The cost of pilot training has been cut by introducing the Yakovlev Yak-52 as the ab initio trainer before the L-39. Both types are set for upgrade at the Odessa-based Odesaaviaremservis site. The Yakovlev trainer will become the Yak-152 after the installation of new avionics and replacement of its Vedeneyev M-14 piston engine with the ZMKB Progress AI-450 turboprop. The L-39 upgrades are being developed with Israel Aircraft Industries (L-39MU) and Russian companies. The Ukrainian air force has 100 L-39s in service.
The air force will receive two An-70s this year after parliament passed legislation to support the longstanding project. The government has allocated $200 million for completion of flight tests and construction of the first batch of aircraft at Aviant. Under interstate agreements, Ukraine would take 65 An-70s and Russia 164. Russian air force commander Vladimir Mikhailov says that although $3.5 billion has been invested in the project, it is not enough to complete research and development. The Russian air force refuses to accept the type until theD-27A propfan engines are mature.
Commercial investment is being sought to resume production of the Ruslan. Antonov is reworking the An-124-300, giving it an enlarged wing, strengthened centre-fuselage section and stretched fuselage, for production at Aviastar and Aviant. Operators are seeking funds for 50 new Ruslans to be built at Aviastar and Aviant, but they would prefer the An-124-100M model, one of which is operated by Volga-Dnepr (Flight International 7-13 September).
A more advanced variant with the same designation has begun two months of flight tests. It is a mid-life upgrade of Antonov Airlines' An-124, with 150t payload capability and a flightdeck crew of four. Antonov Airlines plans to upgrade all its Ruslans to the An-124-100M standard by 2007.
Soon after becoming independent, Ukraine drew up a state programme for civil aviation development that called for development of the An-38 commuter and An-140 regional turboprops and An-218 and An-180 160- to 180-seat turboprop-powered mainline airliners, and setting up a Tupolev Tu-334-100 production line at Aviant. Shortage of funds left these projects with only 10% of their required state funding during the 1990s. Efforts to attract commercial investors failed and the An-218 and An-180 were discontinued. Other projects were funded mainly from revenues from upgrading Antonov aircraft worldwide (a total of 1,500 in 50 countries) and cargo transportation services using the design house's An-12s, An-22s and An-124s operated by Antonov Airlines.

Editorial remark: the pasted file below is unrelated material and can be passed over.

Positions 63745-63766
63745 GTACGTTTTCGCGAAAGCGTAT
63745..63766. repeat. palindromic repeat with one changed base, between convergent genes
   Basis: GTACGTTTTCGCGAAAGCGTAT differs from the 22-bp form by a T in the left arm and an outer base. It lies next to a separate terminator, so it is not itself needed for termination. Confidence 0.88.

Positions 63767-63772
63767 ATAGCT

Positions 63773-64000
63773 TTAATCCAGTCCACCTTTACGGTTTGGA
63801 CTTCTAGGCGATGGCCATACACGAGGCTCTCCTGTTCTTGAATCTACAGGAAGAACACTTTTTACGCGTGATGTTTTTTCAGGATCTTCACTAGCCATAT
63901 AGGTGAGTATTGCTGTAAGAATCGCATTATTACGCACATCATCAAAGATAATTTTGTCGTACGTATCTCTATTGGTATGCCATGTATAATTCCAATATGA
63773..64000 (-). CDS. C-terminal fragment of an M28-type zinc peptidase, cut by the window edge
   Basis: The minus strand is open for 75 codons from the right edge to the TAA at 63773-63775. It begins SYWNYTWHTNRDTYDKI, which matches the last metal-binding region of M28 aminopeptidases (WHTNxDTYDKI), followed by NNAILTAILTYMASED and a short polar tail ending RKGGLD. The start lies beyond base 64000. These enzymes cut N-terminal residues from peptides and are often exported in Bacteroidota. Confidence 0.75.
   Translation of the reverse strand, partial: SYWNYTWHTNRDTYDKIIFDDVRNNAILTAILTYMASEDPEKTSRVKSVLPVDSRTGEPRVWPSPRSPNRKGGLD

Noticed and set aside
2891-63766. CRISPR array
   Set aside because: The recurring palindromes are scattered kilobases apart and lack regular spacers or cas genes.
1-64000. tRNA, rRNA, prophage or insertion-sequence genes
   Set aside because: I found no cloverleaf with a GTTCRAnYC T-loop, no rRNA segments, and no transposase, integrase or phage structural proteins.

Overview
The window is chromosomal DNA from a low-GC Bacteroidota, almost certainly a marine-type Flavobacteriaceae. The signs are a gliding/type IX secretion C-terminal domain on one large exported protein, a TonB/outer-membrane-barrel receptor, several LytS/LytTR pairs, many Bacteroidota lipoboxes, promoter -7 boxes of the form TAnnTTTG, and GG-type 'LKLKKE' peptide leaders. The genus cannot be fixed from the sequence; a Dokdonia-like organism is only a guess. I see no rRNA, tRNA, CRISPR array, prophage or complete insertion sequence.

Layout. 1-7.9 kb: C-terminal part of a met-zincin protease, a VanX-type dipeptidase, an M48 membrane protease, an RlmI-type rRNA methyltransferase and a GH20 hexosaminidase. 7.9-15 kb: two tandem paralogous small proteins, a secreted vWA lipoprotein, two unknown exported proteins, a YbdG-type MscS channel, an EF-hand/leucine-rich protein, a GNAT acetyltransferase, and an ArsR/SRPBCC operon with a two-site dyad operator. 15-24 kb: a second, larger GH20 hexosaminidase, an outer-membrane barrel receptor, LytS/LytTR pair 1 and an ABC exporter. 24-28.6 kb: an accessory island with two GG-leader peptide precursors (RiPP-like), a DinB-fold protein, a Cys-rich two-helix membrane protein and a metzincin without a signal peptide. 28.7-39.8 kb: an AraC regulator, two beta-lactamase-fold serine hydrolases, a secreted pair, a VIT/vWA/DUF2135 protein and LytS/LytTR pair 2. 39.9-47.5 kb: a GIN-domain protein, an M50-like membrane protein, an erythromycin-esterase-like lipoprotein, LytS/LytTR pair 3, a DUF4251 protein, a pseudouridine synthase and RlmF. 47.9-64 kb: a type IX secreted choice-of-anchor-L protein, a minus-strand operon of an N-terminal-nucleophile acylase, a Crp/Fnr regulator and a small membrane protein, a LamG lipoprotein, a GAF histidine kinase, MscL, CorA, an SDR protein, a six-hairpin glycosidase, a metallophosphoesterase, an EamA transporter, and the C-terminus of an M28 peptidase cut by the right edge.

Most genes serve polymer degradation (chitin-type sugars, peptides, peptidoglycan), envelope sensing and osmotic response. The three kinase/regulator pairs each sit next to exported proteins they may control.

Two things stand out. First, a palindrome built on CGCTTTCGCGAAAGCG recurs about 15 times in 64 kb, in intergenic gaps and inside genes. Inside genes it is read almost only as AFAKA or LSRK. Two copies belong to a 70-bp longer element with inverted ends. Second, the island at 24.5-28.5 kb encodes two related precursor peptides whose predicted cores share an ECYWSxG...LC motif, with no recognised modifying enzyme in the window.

The 27-seat An-38 does not appear a good investment. So far seven aircraft have been built at Sukhoi's NAPO plant instead of the 60-100 forecast. The aircraft is available in two variants, the export version with Honeywell TPE331-14GR-801E engines and Bendix/King avionics and a "Russianised" model with Baranov TVD-20 powerplants. The US engines proved expensive to purchase and maintain because they have to go to the USA for overhaul and checks, while the Russian engine has a short lifespan.
Conceived in 1993, the 52-seat An-140 received certification in 2000. In service with Ukraine's Aeromost-Kharkov, Odessa Airlines, Motor-Sich Avia, Ilyich-Avia and Iran's Safir Air, the type is due to enter service with Russia's Samara and Azerbaijan's Azal later this year. A Westernised Pratt & Whitney Canada PW127A-powered variant was dropped, with no plans for an alternative to the Klimov/ZMKB Progress TV3-117VMA-SB2 engines. Antonov hopes for 600 sales, including 400 in the CIS.
Antonov is proceeding at full throttle with its An-148 regional jet, targeting the emerging CIS market for a 100-seater aircraft. Passenger variants of the An-74TK300 ramp-equipped freighter have been dropped. It is now marketed as a super mid-size business jet with a 5,200km (2,800nm) range.
The An-148 is often seen in Russia and Ukraine as a local alternative to used Airbus A320s and Boeing 737s for European services. Of 90 Ukrainian aircraft operators, Aeroswit and Ukrainian International Airlines (MAU) operate 737s and Ukraine Mediterranean Airlines an A320. If government plans to merge Aeroswit, MAU and Air Ukraine go ahead, Antonov could land a big order because the merged company would be more dependent on the government when it came to fleet planning.
The government is also planning to create an Antonov group that would unite design house, manufacturing plants, repair stations and airlines operating Antonov transports. Kiev officials have also voiced the idea of putting more than 100 industrial enterprises into four merged entities: aircraft-manufacturing, engine-manufacturing, aviation weapons and avionics, in an effort to improve the competitiveness of the Ukrainian industry.
Aviasvit takes place on 18-20 September in Kiev. www.expoua.com
VLADIMIR KARNOZOV / MOSCOW